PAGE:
Camera parameter unit conversion from cm to mm

Hi, I am doing some grasp estimation on Issac Sim 2022.2.0 using a camera to retrieve rgb, depth, etc.

I noticed that the depth map was not accurate, and I found that the camera’s parameters has some weird conversions at setting/getting (from cm to mm and vice-versa). It took me a long time to figure this out as there was no instructions inside the functions.

For example, let’s look at the implementation of get_ and set_focal_length() :

    def get_focal_length(self) -> float:
            float: Longer Lens Lengths Narrower FOV, Shorter Lens Lengths Wider FOV
        return self.prim.GetAttribute("focalLength").Get() / 10.0

    def set_focal_length(self, value: float):
            value (float): Longer Lens Lengths Narrower FOV, Shorter Lens Lengths Wider FOV
        self.prim.GetAttribute("focalLength").Set(value * 10.0)

This seems that the unit conversion factor should be 10 for the actual prim attributes to work (e.g., 1 cm should be converted to 10 mm, as per set_focal_length()).
According to the camera documentation:, the unit of input parameter for focal length should be indeed cm (see the division by 10 in line 20 below).

# OpenCV camera matrix and width and height of the camera sensor, from the calibration file
width, height = 1920, 1200
camera_matrix = [[958.8, 0.0, 957.8], [0.0, 956.7, 589.5], [0.0, 0.0, 1.0]]

# Pixel size in microns, aperture and focus distance from the camera sensor specification
# Note: to disable the depth of field effect, set the f_stop to 0.0. This is useful for debugging.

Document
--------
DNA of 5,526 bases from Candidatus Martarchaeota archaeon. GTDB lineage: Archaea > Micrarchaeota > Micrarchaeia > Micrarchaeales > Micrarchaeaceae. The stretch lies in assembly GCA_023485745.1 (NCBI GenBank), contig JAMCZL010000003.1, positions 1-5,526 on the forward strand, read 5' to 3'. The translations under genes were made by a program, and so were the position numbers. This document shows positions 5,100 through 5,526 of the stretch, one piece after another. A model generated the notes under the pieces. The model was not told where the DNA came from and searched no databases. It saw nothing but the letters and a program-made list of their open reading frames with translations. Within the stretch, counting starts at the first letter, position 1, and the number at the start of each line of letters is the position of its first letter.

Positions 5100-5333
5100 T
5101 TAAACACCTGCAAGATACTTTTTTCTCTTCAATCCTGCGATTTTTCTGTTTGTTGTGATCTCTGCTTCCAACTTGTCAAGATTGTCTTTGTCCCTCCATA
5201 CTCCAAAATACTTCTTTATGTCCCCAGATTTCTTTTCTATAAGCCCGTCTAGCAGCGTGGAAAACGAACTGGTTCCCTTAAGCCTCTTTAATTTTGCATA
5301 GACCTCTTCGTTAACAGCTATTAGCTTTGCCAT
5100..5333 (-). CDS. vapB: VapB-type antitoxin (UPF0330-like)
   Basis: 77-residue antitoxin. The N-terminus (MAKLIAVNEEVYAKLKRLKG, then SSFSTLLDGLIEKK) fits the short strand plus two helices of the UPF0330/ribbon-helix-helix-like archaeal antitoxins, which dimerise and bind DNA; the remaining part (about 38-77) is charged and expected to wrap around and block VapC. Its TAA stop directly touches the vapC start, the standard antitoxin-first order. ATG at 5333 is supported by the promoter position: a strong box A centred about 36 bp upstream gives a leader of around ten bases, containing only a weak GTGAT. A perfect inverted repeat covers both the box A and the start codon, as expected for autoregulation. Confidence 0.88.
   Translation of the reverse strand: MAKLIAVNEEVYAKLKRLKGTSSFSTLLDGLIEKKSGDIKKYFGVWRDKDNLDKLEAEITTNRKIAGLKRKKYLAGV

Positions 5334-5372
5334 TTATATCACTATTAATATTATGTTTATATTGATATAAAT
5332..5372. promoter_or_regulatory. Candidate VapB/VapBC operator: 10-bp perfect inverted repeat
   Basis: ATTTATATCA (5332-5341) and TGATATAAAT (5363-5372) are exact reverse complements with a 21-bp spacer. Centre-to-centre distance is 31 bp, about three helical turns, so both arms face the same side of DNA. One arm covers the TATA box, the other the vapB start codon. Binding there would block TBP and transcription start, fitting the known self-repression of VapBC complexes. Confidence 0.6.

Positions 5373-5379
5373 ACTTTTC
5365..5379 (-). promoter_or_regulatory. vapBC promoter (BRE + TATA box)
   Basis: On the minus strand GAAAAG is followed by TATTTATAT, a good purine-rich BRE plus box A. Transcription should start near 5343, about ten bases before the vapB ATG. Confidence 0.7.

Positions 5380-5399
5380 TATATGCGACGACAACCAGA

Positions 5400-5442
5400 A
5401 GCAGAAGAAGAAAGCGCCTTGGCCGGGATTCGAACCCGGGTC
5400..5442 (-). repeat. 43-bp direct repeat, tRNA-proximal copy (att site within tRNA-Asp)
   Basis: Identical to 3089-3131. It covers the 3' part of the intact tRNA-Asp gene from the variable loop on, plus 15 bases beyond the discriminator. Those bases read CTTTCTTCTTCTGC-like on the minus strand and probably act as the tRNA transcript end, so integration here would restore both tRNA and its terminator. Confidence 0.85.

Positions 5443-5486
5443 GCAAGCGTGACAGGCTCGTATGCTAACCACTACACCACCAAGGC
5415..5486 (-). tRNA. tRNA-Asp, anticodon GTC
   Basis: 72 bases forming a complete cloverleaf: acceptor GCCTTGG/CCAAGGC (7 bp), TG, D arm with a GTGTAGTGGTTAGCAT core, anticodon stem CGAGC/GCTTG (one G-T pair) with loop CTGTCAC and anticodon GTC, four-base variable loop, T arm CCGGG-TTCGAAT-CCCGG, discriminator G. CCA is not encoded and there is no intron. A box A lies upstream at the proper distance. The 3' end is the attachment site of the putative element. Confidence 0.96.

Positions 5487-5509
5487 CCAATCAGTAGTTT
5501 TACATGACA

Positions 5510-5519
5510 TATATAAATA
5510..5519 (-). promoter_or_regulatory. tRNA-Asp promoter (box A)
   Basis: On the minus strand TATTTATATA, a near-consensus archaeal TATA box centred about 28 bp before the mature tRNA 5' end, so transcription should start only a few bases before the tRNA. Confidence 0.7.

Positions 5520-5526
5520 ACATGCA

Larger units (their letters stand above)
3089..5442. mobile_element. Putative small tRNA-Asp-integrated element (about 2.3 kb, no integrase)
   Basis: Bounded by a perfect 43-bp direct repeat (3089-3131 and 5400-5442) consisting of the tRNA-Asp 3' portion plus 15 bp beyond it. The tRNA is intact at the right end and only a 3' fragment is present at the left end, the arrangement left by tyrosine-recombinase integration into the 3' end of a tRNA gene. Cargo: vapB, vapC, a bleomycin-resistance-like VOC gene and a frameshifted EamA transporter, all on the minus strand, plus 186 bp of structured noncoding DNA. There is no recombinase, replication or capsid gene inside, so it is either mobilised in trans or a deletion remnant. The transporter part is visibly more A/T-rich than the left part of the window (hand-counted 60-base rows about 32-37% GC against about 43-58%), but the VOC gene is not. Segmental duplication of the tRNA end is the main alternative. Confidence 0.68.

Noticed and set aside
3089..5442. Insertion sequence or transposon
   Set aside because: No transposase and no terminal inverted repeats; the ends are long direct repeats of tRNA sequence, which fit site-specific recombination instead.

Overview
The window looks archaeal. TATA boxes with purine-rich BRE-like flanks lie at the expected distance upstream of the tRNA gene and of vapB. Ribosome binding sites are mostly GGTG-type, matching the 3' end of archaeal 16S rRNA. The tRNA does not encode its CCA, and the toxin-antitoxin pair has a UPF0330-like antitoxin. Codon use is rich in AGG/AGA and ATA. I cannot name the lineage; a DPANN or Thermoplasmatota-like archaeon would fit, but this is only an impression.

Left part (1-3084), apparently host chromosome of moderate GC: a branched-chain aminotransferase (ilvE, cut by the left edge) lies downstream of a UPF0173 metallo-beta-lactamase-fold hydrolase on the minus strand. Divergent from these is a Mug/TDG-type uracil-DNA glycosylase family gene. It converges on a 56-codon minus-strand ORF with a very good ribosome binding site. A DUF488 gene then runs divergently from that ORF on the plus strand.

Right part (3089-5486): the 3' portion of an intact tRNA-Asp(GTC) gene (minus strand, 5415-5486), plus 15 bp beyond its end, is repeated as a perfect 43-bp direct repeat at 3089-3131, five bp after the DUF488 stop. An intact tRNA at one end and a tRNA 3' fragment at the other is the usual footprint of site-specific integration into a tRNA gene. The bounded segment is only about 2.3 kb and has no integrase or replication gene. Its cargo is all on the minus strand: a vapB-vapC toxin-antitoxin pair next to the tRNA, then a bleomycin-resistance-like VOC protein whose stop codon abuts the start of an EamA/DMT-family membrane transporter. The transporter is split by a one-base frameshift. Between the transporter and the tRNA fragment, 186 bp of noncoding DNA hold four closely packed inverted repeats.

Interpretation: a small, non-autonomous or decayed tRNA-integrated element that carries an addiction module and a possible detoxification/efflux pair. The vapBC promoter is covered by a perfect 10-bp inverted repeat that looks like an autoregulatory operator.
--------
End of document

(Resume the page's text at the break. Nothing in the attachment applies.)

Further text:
pixel_size = 3 * 1e-3   # in mm, 3 microns is a common pixel size for high resolution cameras
f_stop = 1.8            # f-number, the ratio of the lens focal length to the diameter of the entrance pupil
focus_distance = 0.6    # in meters, the distance from the camera to the object plane

# Calculate the focal length and aperture size from the camera matrix
((fx,_,cx),(_,fy,cy),(_,_,_)) = camera_matrix
horizontal_aperture =  pixel_size * width                   # The aperture size in mm
vertical_aperture =  pixel_size * height
focal_length_x  = fx * pixel_size
focal_length_y  = fy * pixel_size
focal_length = (focal_length_x + focal_length_y) / 2         # The focal length in mm

# Set the camera parameters, note the unit conversion between Isaac Sim sensor and Kit
camera.set_focal_length(focal_length / 10.0)                # Convert from mm to cm (or 1/10th of a world unit)
camera.set_focus_distance(focus_distance)                   # The focus distance in meters
camera.set_lens_aperture(f_stop * 100.0)                    # Convert the f-stop to Isaac Sim units
camera.set_horizontal_aperture(horizontal_aperture / 10.0)  # Convert from mm to cm (or 1/10th of a world unit)
camera.set_vertical_aperture(vertical_aperture / 10.0)

camera.set_clipping_range(0.05, 1.0e5)

Now my question is, since all the internal mechanisms uses mm as unit of measurement, why you are doing all these conversions? Is there any particular reason?

For example, if all the conversions were removed, you can easily call set_focal_length(value_in_mm) to set the focal length in mm. Same applies for apertures.

Also, as a suggestion for the Replicator class’s team, there should be an easier way to get/set the parameters of camera created using Replicator (should Inherit from Camera?).

1 Like

Hi @wenqianglai - Is there any particular reason you are using 2022.2.0?

The latest release is 2023.1.1 which was made available in December mid. Can you try using that? Also, the document that you linked is also for that latest release.

Hello, I believe this question is still relevant, even on 2023.1.1. Bouncing off of wenquianglai, in the second code snippet, if cm is 1/10th of a world unit, does that mean in this example, a dm is a world unit? If so, why is the focus distance in meters (which should be in terms of world units). Also, could you explain why f_stop is multiplied by 100? From what I understand, f_stop is the ratio between focal_length and aperture diameter, so if those two are in terms of the same units, then f_stop should not have to be scaled.